supervised release. “[W]e have repeatedly stated that variances are appropriate
based on repeated violations of supervised release . . . .” Hall, 931 F.3d at 698. The
district court also mentioned the need to protect the public and the factors set out in
18 U.S.C. § 3583. Clark contends that this explanation was merely conclusory.
However, having presided over the entirety of Clark’s proceedings, the district court
was well aware of Clark’s criminal history and supervised release violations. See
United States v. Torres-Ojeda, 829 F.3d 1027, 1029-30 (8th Cir. 2016) (“Sometimes
a judicial [ruling] responds to every argument; sometimes it does not; sometimes a
judge . . . rel[ies] upon context and the parties’ prior arguments to make the reasons
clear.” (alterations in original) (citation omitted)). Therefore, we find that the district
court did not err, much less plainly err, in explaining the basis for its upward

Next, Clark alleges that the district court committed a Tapia6 error by
considering Clark’s need for rehabilitation when crafting his sentence; however,
because Clark failed to raise this issue before the district court, we again review his
claim for plain error. See United States v. Holdsworth, 830 F.3d 779, 783-85 (8th
Cir. 2016) (reviewing a forfeited Tapia claim for plain error). “[D]istrict courts may
not ‘impose or lengthen a prison sentence to enable an offender to complete a
treatment program or otherwise to promote rehabilitation.’” Id. at 784 (citation
omitted). However, “[w]e have stated that no plain Tapia error occurs where a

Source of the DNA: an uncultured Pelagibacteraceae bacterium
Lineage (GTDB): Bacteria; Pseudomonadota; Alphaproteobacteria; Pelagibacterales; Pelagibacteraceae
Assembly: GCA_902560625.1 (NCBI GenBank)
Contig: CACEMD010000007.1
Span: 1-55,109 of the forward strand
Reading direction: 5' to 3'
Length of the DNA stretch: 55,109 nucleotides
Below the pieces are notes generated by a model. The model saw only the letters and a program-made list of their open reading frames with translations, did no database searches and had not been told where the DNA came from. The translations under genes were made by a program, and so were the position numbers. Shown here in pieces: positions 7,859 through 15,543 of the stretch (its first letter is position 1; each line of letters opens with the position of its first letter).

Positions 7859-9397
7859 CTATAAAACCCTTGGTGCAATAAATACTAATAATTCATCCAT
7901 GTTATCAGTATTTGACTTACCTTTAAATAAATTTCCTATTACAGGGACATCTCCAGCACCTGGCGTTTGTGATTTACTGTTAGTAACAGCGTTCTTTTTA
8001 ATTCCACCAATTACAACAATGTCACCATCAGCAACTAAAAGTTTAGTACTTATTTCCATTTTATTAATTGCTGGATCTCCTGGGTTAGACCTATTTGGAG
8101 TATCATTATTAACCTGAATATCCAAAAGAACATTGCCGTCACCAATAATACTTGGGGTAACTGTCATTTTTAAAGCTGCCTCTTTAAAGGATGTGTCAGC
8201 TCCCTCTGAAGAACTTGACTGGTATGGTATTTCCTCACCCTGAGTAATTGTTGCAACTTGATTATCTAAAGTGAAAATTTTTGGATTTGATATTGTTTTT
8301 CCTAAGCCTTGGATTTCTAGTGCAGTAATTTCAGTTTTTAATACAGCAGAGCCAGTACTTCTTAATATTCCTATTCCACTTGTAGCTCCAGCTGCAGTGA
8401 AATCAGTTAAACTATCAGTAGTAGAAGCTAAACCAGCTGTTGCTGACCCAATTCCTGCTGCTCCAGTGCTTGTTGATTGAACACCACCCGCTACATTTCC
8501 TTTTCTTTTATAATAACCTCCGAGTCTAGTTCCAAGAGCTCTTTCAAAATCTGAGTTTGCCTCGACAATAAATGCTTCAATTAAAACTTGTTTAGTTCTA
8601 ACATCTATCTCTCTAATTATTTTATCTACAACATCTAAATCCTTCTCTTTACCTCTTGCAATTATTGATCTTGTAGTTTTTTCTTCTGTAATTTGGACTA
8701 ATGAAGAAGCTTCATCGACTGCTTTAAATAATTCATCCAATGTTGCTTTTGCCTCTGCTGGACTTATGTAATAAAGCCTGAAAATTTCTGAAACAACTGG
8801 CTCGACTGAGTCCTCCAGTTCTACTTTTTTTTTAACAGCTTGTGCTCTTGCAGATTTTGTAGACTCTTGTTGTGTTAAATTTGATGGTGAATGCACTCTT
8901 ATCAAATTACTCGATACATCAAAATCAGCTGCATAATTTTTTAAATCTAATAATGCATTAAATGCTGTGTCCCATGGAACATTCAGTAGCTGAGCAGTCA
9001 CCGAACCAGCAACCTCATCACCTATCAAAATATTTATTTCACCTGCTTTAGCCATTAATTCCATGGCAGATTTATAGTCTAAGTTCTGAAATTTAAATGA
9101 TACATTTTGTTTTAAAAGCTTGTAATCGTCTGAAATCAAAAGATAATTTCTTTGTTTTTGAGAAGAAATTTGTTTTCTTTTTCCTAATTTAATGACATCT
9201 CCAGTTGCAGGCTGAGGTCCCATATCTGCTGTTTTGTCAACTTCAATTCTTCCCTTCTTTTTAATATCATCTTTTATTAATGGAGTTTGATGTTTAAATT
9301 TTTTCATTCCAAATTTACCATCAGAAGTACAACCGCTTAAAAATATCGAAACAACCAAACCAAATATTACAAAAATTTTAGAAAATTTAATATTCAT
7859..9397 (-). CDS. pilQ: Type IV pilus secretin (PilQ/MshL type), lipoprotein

district court ‘never expresse[s] an intention to lengthen [a defendant’s] sentence for
rehabilitative purposes.’” United States v. Werlein¸ 664 F.3d 1143, 1147 (8th Cir.
Tapia v. United States, 564 U.S. 319 (2011).
2011) (per curiam) (second and third alterations in original) (citation omitted).
“Many potential Tapia errors will not require remand under plain error review.”
Holdsworth, 830 F.3d at 785 (citation omitted). Here, nothing in the record indicates
that the district court lengthened Clark’s sentence for the purpose of guaranteeing
that he could participate in a drug-treatment program. As noted above, it is clear
that the district court based Clark’s sentence primarily on his repeated
noncompliance with the conditions of his supervised release. The district court’s
passing comments regarding rehabilitation constitute nothing more than
encouragement for Clark to work on his mental health while in custody. See id.
(finding that the district court did not commit a Tapia error when it merely noted the
treatment available to the defendant at the facility). Accordingly, we find that the
district court did not commit a Tapia error, much less a plain error.
Having found no procedural errors, we next consider Clark’s claim that the
district court imposed a substantively unreasonable sentence.
A sentence is substantively unreasonable if the district court “fails to
consider a relevant factor that should have received significant weight,
gives significant weight to an improper or irrelevant factor, or considers
only the appropriate factors but commits a clear error of judgment in
weighing those factors.” “We afford the court wide latitude to weigh
the § 3553(a) factors in each case and assign some factors greater
weight than others in determining an appropriate sentence.” “Just
because we might reasonably have concluded that a different sentence
was appropriate is insufficient to justify reversal of the district court.”
Thus, it is an “unusual case when we reverse a district court sentence—
whether within, above, or below the applicable Guidelines range—as
substantively unreasonable.”